Why are we so skeptical of the things right in front of us? “Turns Out It’s Pretty Good” is a series that examines the path from resisting the well-known to wholeheartedly endorsing it.
I spent most of my life firmly believing that golf was good for one thing: Lulling you into a gentle slumber. As a kid, I witnessed my dad watching whispery tournaments on Sundays, and as a teenager, my anti-golf stance intensified. It was nothing more than an elitist sport played by old white men. Golf courses, to me, seemed like a waste of space that should be used for more socially responsible projects.
Then, 2020. The year before, I had moved away from Los Angeles and back to my home state of Texas, where I live a four-minute drive from a public golf course. My husband started going to the driving range to hit balls, and every time he asked me to come I would find an excuse: It’s 108 degrees outside, I don’t have clubs, who’s going to babysit? Also, I hate golf. Eventually, I got so tired of sitting at home that even trying something I despised sounded alluring. Here was a socially distanced activity I could do outside and sort of near other humans. I borrowed our neighbor’s clubs, headed to the range with my husband, handed my son an iPad and some snacks, and pulled a club out of the golf bag. The bucket of balls we used cost 10 bucks.
My husband had become a pretty decent golfer in his twenties, before a back injury derailed him. He was just starting to play again, and he still knew how to swing a club, unlike me. I’d hit a few balls in a park years before with an ex-boyfriend, but I didn’t care enough to actually learn anything. It was golf. The most boring activity in the world. Back then, I couldn’t wait to move on to something more enjoyable, which was just about any other activity.
That first day at the driving range with my husband and son, I hit a series of horrible shots. Most rolled on the ground instead of flying through the air. Another veered left and somehow circled behind me, and others just stayed right there on the tee after I’d swung, taunting me. The frustration I felt confirmed my long-standing belief: Golf sucked. Then a strange thing happened. I hit one shot that sailed about 100 yards in a straight-ish line. I actually jumped and yelped for joy — something I hadn’t done in months, maybe even years. Had I been wrong all this time? Was it possible that golf wasn’t horrible?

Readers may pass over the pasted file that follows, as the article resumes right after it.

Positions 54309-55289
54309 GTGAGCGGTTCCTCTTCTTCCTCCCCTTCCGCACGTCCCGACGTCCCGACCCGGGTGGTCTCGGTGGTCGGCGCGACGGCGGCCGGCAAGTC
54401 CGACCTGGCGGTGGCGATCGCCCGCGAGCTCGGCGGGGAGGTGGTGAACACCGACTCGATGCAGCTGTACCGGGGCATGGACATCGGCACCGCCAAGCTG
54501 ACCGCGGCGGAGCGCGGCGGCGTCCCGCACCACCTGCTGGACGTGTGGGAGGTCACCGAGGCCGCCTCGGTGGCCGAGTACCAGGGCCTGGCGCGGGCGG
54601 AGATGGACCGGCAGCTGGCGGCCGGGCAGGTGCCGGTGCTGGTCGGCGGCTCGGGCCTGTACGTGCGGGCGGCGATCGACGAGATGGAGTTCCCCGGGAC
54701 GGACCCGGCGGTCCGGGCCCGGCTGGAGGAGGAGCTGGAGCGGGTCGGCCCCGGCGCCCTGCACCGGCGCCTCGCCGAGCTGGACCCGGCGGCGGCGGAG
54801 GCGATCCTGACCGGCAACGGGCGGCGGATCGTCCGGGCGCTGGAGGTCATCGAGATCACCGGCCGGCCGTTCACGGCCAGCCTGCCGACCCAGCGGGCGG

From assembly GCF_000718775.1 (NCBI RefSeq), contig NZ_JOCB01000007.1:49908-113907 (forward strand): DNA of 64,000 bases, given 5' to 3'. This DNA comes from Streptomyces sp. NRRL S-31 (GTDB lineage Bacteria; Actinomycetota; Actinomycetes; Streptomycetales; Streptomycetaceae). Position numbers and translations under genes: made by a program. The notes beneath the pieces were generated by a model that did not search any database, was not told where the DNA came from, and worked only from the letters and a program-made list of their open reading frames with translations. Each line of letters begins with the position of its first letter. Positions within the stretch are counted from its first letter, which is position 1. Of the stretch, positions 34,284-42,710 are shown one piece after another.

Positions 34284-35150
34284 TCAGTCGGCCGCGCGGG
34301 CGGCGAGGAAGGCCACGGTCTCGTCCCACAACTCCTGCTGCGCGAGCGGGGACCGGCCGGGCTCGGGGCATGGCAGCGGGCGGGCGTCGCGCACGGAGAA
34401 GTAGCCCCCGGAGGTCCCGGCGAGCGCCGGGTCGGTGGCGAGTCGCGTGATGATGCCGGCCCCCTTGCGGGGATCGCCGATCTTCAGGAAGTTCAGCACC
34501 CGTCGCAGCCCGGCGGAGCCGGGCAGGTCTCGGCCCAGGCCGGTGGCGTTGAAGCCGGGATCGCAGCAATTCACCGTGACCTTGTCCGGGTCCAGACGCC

Golf is an easy target for haters. Look at Trump slithering away to Mar-a-Lago to hit balls with Newt Gingrich or Rand Paul, or Ivanka showing off for the press by hitting a drive in heels as her dad looks on. In the golf comedy Caddyshack, Rodney Dangerfield yells, “You think I’d join this crummy snobatorium?!” But you don’t have to go to a “snobatorium” or even a country club to hit golf balls, and you should definitely not be wearing heels. When I started, I wore denim shorts and running shoes, even though later I caved and bought two golf skirts and some used clubs of my own.
After that first frustrating day on the driving range, I was hooked. I started hitting a bucket of balls at the range every weekend, and suddenly I found myself wanting to go during the week, just to practice. I even got my son a toddler club, so I could halfway focus while he hit a few balls instead of asking me for his tenth bag of Fruit Snacks.
The thing that kept luring me back to the range was an overwhelming desire to hit just one semi-decent shot, to help erase the series of frustrating, mortifying shots I’d hit the time before. Sometimes, somehow, the ball actually sails in a straight-ish arc, landing kind of near my intended target. It’s such a deeply satisfying feeling, and one that’s so specific to this sport that I spent my entire life despising. It doesn’t happen often, but when it does, it’s enough to keep me coming back.
More Turns Out It's Pretty Good
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